- The Washington Times - Wednesday, September 21, 2005

BERLIN — Angela Merkel, Chancellor Gerhard Schroeder’s conservative challenger, won her party’s overwhelming backing to continue at the helm yesterday, raising her chances to become the first woman to lead Germany following last Sunday’s inconclusive election.

In another boost for Mrs. Merkel, who is trying to form a coalition government with other parties, Mr. Schroeder said he was ready for talks without preconditions, dropping his previous demand that Mrs. Merkel not become chancellor.

The vote of confidence in Mrs. Merkel cemented her position after two days of intense speculation that she had lost the broad support of her Christian Democratic Union (CDU) because of its poor election performance.

“It was a good day for the union’s parliamentary faction, which is once again ready to work,” Mrs. Merkel said after the vote she had requested. “We have underlined the fact that we, as the strongest group in parliament, lay claim to forming the government.”

Edmund Stoiber, leader of the Christian Social Union (CSU), the CDU’s Bavarian sister party, said the alliance’s parliamentary group had given Mrs. Merkel “clear support.” She won 98.6 percent, with only three members voting against her.

The result was higher than the first time she was elected group leader in 2002, with 92.2 percent, as well as the 93.7 percent she received a year later.

“Germany needs a stable government that is capable of acting, and under Angela Merkel’s leadership,” Mr. Stoiber said.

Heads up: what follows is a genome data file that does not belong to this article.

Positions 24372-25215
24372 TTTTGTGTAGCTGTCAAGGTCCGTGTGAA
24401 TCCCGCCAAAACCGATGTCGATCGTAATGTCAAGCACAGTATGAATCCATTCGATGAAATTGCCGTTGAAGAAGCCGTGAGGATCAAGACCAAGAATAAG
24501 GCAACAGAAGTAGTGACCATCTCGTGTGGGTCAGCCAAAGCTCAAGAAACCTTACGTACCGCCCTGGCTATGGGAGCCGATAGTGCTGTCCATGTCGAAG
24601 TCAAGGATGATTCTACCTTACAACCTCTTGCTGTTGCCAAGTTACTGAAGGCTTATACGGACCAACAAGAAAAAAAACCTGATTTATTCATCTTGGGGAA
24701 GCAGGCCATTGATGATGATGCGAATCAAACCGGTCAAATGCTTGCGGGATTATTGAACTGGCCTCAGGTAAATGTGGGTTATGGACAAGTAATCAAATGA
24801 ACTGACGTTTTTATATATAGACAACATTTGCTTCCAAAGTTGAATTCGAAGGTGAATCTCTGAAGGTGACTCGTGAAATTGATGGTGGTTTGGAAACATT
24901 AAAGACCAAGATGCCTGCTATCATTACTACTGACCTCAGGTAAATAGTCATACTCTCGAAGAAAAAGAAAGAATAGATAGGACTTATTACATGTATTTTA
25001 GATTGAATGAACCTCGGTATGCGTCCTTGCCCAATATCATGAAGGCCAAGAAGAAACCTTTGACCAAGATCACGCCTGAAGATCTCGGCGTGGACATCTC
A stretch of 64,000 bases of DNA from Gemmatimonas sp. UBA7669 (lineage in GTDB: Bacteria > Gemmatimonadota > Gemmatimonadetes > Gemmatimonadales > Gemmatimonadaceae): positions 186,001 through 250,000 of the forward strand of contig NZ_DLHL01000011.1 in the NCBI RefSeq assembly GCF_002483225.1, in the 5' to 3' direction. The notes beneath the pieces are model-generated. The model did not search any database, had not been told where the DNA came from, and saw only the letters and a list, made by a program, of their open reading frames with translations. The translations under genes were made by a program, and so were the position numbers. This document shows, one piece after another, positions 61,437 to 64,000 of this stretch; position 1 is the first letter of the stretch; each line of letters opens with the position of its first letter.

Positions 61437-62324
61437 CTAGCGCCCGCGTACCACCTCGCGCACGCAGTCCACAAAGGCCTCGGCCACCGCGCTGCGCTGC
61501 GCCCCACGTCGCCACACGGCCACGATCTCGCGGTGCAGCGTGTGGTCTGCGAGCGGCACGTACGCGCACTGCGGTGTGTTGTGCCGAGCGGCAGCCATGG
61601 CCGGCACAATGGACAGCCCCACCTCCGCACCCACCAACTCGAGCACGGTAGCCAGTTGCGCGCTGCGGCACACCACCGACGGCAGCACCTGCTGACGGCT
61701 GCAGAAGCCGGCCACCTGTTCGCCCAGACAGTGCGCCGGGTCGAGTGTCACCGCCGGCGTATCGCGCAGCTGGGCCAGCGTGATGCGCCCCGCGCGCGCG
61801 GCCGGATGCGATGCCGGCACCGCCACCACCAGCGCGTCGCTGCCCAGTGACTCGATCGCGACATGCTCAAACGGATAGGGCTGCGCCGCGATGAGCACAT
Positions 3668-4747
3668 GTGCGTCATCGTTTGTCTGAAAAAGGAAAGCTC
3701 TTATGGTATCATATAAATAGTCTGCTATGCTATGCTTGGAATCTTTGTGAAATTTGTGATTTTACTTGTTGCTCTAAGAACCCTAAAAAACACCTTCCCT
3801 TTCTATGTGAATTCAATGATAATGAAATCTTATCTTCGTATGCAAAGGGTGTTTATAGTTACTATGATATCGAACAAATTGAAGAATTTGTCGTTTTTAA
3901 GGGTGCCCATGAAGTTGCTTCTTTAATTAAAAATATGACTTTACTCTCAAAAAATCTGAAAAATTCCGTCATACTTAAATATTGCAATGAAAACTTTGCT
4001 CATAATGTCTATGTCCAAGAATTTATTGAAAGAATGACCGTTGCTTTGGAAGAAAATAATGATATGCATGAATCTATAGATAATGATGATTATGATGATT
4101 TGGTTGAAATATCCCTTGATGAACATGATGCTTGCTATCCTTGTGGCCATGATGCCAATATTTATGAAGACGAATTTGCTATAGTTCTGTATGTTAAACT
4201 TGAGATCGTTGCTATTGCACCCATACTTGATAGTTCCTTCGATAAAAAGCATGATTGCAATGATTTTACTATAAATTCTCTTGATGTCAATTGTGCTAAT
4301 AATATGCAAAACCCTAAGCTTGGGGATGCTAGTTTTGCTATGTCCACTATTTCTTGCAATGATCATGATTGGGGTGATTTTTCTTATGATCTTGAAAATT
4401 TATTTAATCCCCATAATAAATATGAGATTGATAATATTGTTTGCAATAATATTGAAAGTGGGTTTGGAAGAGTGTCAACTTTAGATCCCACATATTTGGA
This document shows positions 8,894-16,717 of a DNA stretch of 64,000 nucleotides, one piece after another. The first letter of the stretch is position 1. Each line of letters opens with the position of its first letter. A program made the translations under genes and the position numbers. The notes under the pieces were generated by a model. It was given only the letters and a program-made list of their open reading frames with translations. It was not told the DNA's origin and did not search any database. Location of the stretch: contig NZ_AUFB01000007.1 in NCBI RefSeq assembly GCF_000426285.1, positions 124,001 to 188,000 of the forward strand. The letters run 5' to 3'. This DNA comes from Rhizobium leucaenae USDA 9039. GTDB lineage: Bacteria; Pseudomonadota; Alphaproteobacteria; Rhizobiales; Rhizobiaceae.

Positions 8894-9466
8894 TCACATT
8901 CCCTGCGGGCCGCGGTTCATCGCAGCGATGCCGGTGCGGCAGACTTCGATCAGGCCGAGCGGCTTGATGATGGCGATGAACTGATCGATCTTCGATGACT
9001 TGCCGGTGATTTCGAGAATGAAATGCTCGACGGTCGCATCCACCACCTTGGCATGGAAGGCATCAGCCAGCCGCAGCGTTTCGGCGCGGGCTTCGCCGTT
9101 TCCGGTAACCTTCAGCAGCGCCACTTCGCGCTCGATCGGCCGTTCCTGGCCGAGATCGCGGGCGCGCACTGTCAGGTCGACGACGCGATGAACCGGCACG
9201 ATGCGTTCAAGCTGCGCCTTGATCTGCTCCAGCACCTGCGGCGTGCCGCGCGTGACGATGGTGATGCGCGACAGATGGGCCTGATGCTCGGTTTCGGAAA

Doubt in Mrs. Merkel’s continued leadership was the buzz of Berlin since Sunday, when the election results came as a huge disappointment for the CDU.

Having started the campaign with a 20-point lead over the SPD, the CDU/CSU and preferred coalition partner, the Free Democratic Party (FDP), won a majority of less than 1 percent — or three parliamentary seats — over the SPD and its partner, the Greens.

Some politicians and analysts said the CDU’s ambitious economic and social reform package had scared voters, while others blamed the outcome on the country’s lack of acceptance of a divorced, Protestant woman from the former East Germany as their leader.

The CDU/CSU alliance won 35.2 percent on Sunday against 34.3 percent for the SPD. The FDP received 9.8 percent — not enough for the two parties to form a government.

The Greens, whom Mrs. Merkel hopes to woo in a coalition Cabinet with the FDP, received 8.1 percent. The new Left Party of former Communists and a breakaway SPD fraction did slightly better with 8.7 percent, but both Mrs. Merkel and Mr. Schroeder have ruled out partnering with them.

Mr. Schroeder, who said his party had begun coalition talks, sounded much more accommodating about a CDU-SPD “grand coalition” led by Mrs. Merkel yesterday.

“It’s about exploratory talks, a phase in which we must talk to one another about how one will bring about a stable government, which we need at this time,” he said.


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